CTE First Diagnosed in Major League Soccer Player

BOSTON – Researchers have diagnosed chronic traumatic encephalopathy for the first time in a Major League Soccer player, saying on Tuesday that former Sporting Kansas City defender Scott Vermillion was suffering from the degenerative brain disease.

The Boston University CTE Center said Vermillion, who died of an accidental drug overdose in December 2020 at age 44, had CTE. While it is not possible to link an individual case to a cause, the disease has been associated with repeated blows to the head.

CTE has been found in more than 100 former NFL players, as well as semi-professional and high school soccer players. Vermillion is the first of MLS.

“Mr. Vermillion has shown us that footballers are at risk for CTE,” said Dr. Ann McKee, director of the BU CTE Center. “We must do all we can to identify players who are suffering and provide them with compassionate care and appropriate medical support to offer.”

Vermillion started playing football at age 5 and went on for 22 years, culminating in four MLS seasons for DC United, the Colorado Rapids and Sporting KC. He also played for the United States at the 1993 World Under-17 Championship and made some appearances for the Under-20 team in 1996.

After he retired in 2001 with an ankle injury, his family said, he became depressed and had problems with impulse control and aggression. He eventually suffered from amnesia and developed a substance abuse problem.

All have been linked to CTE, which has been linked to concussion or subconcussive blows in athletes, combat veterans, and others who suffer repeated head trauma.

“This disease is destroying families, not just football families,” said Vermillion’s father, Dave Vermillion. “We hope this will be a wake-up call for the football community to support former players and give them the help they need so that something good can come of this tragedy.”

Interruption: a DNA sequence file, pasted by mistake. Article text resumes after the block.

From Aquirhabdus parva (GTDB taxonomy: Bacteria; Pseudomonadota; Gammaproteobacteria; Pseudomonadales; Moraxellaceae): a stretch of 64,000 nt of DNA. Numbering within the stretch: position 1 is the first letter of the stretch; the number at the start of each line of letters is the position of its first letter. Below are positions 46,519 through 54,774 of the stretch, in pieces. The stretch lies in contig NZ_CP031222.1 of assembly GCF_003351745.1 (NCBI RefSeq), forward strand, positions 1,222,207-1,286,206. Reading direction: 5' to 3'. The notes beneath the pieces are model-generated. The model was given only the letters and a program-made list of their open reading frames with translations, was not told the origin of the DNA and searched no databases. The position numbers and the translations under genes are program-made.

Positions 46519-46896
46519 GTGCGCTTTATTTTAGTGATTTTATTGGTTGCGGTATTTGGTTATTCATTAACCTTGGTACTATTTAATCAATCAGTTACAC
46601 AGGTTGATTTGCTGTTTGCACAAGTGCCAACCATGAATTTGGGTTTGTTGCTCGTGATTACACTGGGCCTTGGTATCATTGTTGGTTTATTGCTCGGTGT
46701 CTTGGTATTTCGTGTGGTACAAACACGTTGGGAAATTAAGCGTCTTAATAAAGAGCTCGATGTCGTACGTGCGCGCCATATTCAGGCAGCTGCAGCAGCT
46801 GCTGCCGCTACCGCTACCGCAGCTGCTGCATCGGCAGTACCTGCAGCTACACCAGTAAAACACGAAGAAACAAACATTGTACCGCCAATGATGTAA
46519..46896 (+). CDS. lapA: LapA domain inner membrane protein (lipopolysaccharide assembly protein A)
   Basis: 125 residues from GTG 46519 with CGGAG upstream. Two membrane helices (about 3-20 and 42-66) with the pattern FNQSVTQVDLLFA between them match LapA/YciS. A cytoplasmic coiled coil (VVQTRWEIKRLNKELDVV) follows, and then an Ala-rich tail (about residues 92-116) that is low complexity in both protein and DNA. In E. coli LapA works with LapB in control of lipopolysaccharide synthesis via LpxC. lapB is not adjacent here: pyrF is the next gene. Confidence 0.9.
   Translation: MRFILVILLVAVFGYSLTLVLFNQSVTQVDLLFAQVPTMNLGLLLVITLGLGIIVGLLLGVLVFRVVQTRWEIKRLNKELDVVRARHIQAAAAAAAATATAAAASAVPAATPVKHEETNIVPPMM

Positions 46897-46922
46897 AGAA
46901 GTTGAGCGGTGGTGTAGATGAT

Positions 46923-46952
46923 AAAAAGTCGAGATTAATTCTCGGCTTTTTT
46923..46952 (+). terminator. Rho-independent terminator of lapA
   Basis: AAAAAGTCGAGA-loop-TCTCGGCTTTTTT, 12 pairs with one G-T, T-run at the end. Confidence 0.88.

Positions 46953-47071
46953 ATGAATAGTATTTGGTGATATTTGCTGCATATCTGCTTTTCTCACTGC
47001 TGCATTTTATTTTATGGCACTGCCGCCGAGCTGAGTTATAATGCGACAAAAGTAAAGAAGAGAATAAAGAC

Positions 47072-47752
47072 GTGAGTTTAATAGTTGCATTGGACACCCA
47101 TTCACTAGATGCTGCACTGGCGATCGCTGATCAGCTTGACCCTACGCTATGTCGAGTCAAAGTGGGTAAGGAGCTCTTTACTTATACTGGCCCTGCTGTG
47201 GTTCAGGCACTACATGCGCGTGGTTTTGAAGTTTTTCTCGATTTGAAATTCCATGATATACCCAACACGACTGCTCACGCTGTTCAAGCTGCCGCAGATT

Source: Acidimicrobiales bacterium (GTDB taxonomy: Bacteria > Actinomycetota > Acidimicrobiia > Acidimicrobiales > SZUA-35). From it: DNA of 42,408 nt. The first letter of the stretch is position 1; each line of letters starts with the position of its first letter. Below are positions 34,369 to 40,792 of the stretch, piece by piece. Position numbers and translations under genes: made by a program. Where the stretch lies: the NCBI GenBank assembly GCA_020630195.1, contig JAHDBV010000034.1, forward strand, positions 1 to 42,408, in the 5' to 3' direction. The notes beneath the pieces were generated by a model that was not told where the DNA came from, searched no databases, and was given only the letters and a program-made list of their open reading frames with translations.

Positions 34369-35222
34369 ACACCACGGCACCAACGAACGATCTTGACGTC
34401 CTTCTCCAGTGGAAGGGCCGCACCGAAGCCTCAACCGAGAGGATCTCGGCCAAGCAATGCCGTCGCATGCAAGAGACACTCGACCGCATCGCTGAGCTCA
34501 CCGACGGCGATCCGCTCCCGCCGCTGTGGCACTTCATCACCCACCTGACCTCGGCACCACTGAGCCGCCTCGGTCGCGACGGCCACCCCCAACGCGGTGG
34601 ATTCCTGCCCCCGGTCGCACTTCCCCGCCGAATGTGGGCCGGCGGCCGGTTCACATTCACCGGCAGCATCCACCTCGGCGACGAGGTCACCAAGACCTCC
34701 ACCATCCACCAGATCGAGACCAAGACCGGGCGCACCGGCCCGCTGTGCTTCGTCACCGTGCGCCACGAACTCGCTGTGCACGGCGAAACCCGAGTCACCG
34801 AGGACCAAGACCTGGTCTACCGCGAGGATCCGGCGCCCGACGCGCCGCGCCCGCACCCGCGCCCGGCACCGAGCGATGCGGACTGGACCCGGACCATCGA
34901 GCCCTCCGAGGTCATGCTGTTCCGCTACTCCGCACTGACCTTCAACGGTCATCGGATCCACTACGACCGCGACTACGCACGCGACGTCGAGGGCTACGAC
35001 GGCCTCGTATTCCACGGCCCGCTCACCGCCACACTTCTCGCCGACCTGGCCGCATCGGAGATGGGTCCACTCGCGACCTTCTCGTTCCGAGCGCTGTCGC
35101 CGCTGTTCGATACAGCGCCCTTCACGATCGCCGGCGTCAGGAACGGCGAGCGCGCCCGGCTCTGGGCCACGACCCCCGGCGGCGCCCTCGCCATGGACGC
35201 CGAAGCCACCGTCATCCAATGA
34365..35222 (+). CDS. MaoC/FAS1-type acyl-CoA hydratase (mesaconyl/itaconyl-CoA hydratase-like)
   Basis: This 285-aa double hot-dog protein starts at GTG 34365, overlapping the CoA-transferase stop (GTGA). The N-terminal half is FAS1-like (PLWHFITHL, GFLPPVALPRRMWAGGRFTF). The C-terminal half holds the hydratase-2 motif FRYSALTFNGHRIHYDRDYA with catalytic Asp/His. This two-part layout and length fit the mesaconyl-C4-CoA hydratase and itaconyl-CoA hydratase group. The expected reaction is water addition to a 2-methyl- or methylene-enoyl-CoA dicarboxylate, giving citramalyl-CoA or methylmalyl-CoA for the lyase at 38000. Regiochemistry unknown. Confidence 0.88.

The MLS Players Association called on the league to break with the sport’s international governing bodies and pass a rule extending substitutions to allow players with concussions.

“We should not wait for them to do the right thing. MLS must immediately unilaterally adopt a full concussion replacement rule,” the union said in a statement. “Current replacement rules do not give medical professionals sufficient time to properly diagnose possible concussions without putting a team at a significant competitive disadvantage.”

The Concussion Legacy Foundation has called for rules limiting football tackling and football headers to children over the age of 14. CLF co-founder Chris Nowinski said dementia has already been linked to repeated headlines by professional football players in Britain.

“It’s time for the global football community to have a real conversation about headlines, especially in the youth game,” Nowinski said. “We urgently need to examine how far this crisis extends into amateur football and immediately implement reforms to prevent CTE in the next generation.”

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